How do I make an effective cross-breeze in the house?

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  #1  
Old 07-17-11, 07:30 PM
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How do I make an effective cross-breeze in the house?

I'm without AC, it's bedtime and the thermostat has not gone below 92 degrees for several hours. That's on the ground floor and it's much warmer upstairs where my bedroom is.

I really want to get the house cooled down tonight while the sun is gone.

I have every window open, every ceiling fan going, and a window fan upstairs.

Do I point the window fan inside or out?

Is having every window open counterproductive to getting a cross breeze?
 
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Old 07-17-11, 10:05 PM
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Our summers have been relatively cool last couple of years but what I would suggest is that you get a couple of the 20 inch box fans and install them in windows upstairs. close the window against the fan and use cardboard to close off any large gaps. Have the fans blowing outward. Open windows on the ground floor as long as there isn't a security problem and be sure you have screens on the windows.

Start the fans as soon as the outside temperature drops below the inside temperature and keep them running all night if possible. Using more fans will allow you to run them at a slower speed and still get a large air interchange, you need to move a lot of air to get the benefit. It IS imperative that the fans be tight in the windows with the cardboard (or plywood would be even better) so that no air comes in around the fan but must come from the open windows downstairs.

If security IS a problem and you don't want the ground floor windows open then you can do just the upper floor. Install the fans in a window on one end/side of the house and open the windows in the other rooms. If you use open windows in the bedrooms and can have the fans in a spare room it will be less noisy for sleeping. The downstairs, of course, won't cool much under this usage.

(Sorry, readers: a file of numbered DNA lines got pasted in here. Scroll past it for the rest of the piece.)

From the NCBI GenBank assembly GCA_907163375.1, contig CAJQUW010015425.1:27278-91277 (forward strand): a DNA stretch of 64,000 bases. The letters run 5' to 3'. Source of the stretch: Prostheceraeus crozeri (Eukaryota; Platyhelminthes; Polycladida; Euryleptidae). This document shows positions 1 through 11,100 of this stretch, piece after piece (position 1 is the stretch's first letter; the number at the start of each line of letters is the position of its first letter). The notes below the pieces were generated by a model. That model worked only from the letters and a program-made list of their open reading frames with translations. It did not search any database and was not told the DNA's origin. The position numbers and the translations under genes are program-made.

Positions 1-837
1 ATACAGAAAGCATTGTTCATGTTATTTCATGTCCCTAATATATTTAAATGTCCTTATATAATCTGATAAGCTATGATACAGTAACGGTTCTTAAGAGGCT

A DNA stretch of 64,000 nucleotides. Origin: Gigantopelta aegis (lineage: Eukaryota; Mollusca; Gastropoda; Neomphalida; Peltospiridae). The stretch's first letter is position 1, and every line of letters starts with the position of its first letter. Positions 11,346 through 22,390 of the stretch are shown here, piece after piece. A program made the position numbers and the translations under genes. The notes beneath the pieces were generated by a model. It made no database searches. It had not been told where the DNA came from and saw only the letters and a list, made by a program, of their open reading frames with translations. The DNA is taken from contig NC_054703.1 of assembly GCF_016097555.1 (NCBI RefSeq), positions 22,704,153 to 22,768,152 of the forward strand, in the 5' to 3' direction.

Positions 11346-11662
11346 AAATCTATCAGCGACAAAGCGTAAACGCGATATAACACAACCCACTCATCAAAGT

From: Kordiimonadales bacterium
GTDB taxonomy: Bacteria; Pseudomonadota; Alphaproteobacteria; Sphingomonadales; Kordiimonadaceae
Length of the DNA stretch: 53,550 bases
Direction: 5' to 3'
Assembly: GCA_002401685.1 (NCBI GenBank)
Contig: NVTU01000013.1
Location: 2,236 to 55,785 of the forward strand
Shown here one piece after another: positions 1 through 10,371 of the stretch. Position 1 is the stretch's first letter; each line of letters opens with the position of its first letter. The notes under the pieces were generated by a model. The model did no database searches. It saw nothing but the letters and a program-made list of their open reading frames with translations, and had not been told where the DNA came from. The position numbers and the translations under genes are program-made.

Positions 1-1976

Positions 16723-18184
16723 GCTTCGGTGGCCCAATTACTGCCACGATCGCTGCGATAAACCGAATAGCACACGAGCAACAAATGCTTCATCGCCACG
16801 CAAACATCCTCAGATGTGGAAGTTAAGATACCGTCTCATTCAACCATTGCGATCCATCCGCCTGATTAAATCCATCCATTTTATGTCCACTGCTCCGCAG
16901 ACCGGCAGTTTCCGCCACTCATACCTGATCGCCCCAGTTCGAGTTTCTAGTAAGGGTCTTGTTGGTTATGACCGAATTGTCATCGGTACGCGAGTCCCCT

Be prepared though to get a lot of dust from the outside drawn throughout the house. I haven't tried it but using cheap furnace filters on the open windows might help in dust control.

Of course this only works if the outside temperature drops significantly when the sun goes down. I've used this system to drop the inside temperature of my house 10-15 degrees and it was enough to allow me to sleep in relative comfort and not be miserable until late the next day. Unfortunately it does nothing about the relative humidity so if that is a problem (it rarely is in my area) it may drop the temperature but still leave you miserable.

Also, any east-facing windows need to have heavy drapes closed in the morning and the same for west-facing windows in the late afternoon and early evening. The solar gain through unshaded windows can be murder.

I know that you will hate me for this but right now I have the heat on to maintain 70 degrees inside. I haven't been able to go three days this year without having the heat on.
 
  #3  
Old 07-18-11, 08:22 AM
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Furd, you must be the exception this time of year for needing heat in mid-July

Right now here in the midwest, we're caught in a heat wave that's been going on for two weeks and is projected to last one more week. The predicted high temps in my area are all over 100 degrees this week (as they were last week, with some communities seeing 115 degrees). Last night, the thermometer was still at 100 degrees at 10 PM when I went to bed. Thankfully, I have AC and can't imagine anyone trying to exist otherwise. In these kind of temps, no amount of cross ventilation is going to help much. Time to crack open a cold one
 
  #4  
Old 07-18-11, 09:14 AM
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You might enjoy reading this blog from one of the meteorologists at a local television station. Seattle: Home of the 78-minute summer | Seattle News, Weather, Sports, Breaking News | KOMO News | Weather Blog Notice that for Payne Field (about 15 miles north of me) the temperature hasn't broken 75 all year.

Right now, (9:15 AM) it is 66 degrees inside and 60 degrees outside. At least the sun is shining which is more than we had for most of yesterday.
 
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